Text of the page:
The thickness of the reservoir layer will normally be in the range of 20 microns to 150 microns, preferably 25 microns to 100 microns.
The reservoir lamina plays two functional roles, namely, it is a reservoir for buprenorphine and the solvent/enhancer, and because of its composition, it is adhesive and its basal surface provides the means by which the composite is affixed to the skin. The basal release liner lamina 13 is a protective coating for the reservoir lamina during storage and prior to affixation to the skin. This layer is removed from the composite before the composite is affixed to the skin.
The reservoir layer may be formulated by conventional methods known int he field of transdermal drug delivery devices and the three layers assembled into a laminated composite by the like methods. These methods and specific embodiments of the invention are further illustrated by the following Experimental Results and Examples. These examples are not intended to limit the invention in any manner.
This invention will be further described with reference to the following Experimental Results and Examples. The Experimental Results section provides details of the methodology employed. The Examples describe the production and testing of specific buprenorphine delivery devices.
Preparation of Buprenorphine Base: Buprenorphine base was prepared from its HCl salt. A known amount of commercial buprenorphine HCl was dissolved in water, followed by the addition of saturated solution of Na2 HCO3, to precipitate buprenorphine base. The precipitate was then filtered and washed several times with cold deionized water to remove excess Na2 HCO3. The white residue was then dried overnight in air. The dried residue was added to a water:ethanol (80:20) mixture, and heated to 60° C., to dissolve the free base, followed by immediate filtration. Upon cooling, the buprenorphine base crystallized. The rhombic shaped crystalline product was then filtered and dried under a gentle stream of nitrogen. The purity of the base was checked by melting point and HPLC assay. The melting point of the base was 210° C., virtually the same as reported in the literature. The purity of the base by HPLC assay was 99%.
Solubility Determination: The solubility of buprenorphine base and HCl salt in various vehicles was obtained by equilibrating a large excess of solute with the vehicle in a water-jacketed glass container. Temperature was maintained at 32° C. by a constant temperature water bath and vigorous mixing with a magnetic stirring bar. Equilibrium time for all the studies was ≧48 hr. An excess of solute was always present in the slurries. Samples were taken, filtered through glass wool-tipped pipets, and an appropriate volume of filtrate was diluted with acetonitrile and assayed by HPLC. The procedure was repeated three times and an average value calculated.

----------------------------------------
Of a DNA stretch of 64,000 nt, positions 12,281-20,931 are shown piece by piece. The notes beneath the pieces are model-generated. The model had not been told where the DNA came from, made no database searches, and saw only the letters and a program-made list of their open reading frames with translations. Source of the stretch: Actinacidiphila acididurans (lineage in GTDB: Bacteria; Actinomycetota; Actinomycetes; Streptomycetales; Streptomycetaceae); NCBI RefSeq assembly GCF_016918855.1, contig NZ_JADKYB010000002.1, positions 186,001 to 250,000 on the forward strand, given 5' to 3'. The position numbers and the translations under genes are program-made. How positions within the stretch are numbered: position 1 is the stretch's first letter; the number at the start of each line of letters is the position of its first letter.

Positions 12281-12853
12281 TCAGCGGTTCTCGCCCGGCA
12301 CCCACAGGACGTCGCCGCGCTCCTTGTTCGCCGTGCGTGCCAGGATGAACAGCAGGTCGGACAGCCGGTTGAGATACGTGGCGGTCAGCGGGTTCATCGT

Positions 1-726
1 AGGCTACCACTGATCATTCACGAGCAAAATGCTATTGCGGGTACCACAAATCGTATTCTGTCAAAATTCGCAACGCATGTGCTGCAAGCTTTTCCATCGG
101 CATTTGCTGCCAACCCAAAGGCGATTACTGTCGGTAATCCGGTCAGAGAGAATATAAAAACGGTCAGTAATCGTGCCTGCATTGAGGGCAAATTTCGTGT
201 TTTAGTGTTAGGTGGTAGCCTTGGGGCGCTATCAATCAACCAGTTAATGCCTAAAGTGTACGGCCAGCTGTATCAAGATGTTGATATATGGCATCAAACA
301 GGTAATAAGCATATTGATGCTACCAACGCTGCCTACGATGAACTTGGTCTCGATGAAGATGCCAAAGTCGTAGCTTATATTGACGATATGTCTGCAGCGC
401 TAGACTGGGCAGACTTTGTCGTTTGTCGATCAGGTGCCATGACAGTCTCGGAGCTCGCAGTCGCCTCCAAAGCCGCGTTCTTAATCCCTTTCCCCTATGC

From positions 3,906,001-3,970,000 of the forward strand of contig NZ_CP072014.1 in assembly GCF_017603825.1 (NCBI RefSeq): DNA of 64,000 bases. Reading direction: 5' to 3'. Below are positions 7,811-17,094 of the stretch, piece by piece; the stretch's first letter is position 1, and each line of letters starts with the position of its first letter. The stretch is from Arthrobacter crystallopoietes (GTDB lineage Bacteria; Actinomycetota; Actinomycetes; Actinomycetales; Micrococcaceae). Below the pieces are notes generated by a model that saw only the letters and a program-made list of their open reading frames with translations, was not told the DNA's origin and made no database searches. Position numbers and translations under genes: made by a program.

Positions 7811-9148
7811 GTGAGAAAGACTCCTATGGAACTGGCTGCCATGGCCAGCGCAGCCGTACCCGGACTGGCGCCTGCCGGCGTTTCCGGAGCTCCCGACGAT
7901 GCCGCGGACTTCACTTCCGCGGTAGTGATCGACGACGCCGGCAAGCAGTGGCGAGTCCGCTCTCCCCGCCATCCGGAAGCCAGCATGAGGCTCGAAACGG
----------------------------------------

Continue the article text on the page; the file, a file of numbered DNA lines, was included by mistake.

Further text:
Skin Preparation: Human cadaver skin was used for permeation studies. Frozen skins were thawed and epidermal layers (stratum corneum+viable epidermis) separated from dermatomed skin by immersion in water at 60° C. for 2 minutes. The heat-separated epidermal layer was used for studies or stored at -20° C. for later studies.
Skin Permeation Method:
The flow-through diffusion cells (LGA) have a 7.5 ml receiver compartment and an inlet and outlet to allow flow of solvent. The receptor fluid (phosphate buffer at pH 6.0) was pumped from a temperature-controlled reservoir into and through the cell by a peristaltic pump, and collected in test tubes situated in an automatic fraction collector. The collector allows for simultaneous collection from a number of cells and replacement of test tubes with a fresh set at predetermined intervals. Both the Franz cells and the flow-through cells were made up of glass and were jacketed for temperature control. 250 microL of suspension of buprenorphine in a vehicle was used as the donor phase.
Static Cells: In some experiments, static, side-by-side diffusion cells were used. Skin sections were mounted carefully between the half-cells of the diffusion cell and fastened with a rigid clamp. The receiver compartment was filled with phosphate buffer of pH 6.0 (isotonic). The doner compartment was charged with a saturated solution of buprenorphine in an appropriate vehicle or enhancer. The diffusion cells were placed in an oven and the temperature of the diffusion cell contents was maintained at 32° C. Stirring was set at 200 rpm throughout the experiment. At predetermined times, either one ml of receiver content was withdrawn and replaced with previously warmed (32° C.) fresh receiver fluid or the whole receiver contents were emptied and replaced with fresh receiver fluid. Samples were taken from the doner compartment at the beginning of the experiment to determine the concentration of drug. The samples were assayed by HPLC.